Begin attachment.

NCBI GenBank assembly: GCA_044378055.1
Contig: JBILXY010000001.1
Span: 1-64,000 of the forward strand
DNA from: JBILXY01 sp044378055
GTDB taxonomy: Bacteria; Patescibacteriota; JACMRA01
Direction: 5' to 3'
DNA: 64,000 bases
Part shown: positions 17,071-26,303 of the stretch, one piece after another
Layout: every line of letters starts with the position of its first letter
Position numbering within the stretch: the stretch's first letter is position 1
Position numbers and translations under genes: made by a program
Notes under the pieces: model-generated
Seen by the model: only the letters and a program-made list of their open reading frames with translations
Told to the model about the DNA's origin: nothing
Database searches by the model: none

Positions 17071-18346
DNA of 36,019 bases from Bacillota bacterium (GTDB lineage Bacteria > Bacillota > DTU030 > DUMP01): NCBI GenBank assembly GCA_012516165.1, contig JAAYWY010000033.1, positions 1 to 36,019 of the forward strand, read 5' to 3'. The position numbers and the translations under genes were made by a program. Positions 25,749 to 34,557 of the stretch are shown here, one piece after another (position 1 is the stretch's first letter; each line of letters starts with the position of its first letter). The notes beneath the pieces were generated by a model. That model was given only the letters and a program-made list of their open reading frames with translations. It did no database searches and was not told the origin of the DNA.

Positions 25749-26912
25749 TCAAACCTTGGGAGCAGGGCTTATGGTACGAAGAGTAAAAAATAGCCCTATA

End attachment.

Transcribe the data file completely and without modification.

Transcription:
NCBI GenBank assembly: GCA_044378055.1
Contig: JBILXY010000001.1
Span: 1-64,000 of the forward strand
DNA from: JBILXY01 sp044378055
GTDB taxonomy: Bacteria; Patescibacteriota; JACMRA01
Direction: 5' to 3'
DNA: 64,000 bases
Part shown: positions 17,071-26,303 of the stretch, one piece after another
Layout: every line of letters starts with the position of its first letter
Position numbering within the stretch: the stretch's first letter is position 1
Position numbers and translations under genes: made by a program
Notes under the pieces: model-generated
Seen by the model: only the letters and a program-made list of their open reading frames with translations
Told to the model about the DNA's origin: nothing
Database searches by the model: none

Positions 17071-18346
DNA of 36,019 bases from Bacillota bacterium (GTDB lineage Bacteria > Bacillota > DTU030 > DUMP01): NCBI GenBank assembly GCA_012516165.1, contig JAAYWY010000033.1, positions 1 to 36,019 of the forward strand, read 5' to 3'. The position numbers and the translations under genes were made by a program. Positions 25,749 to 34,557 of the stretch are shown here, one piece after another (position 1 is the stretch's first letter; each line of letters starts with the position of its first letter). The notes beneath the pieces were generated by a model. That model was given only the letters and a program-made list of their open reading frames with translations. It did no database searches and was not told the origin of the DNA.

Positions 25749-26912
25749 TCAAACCTTGGGAGCAGGGCTTATGGTACGAAGAGTAAAAAATAGCCCTATA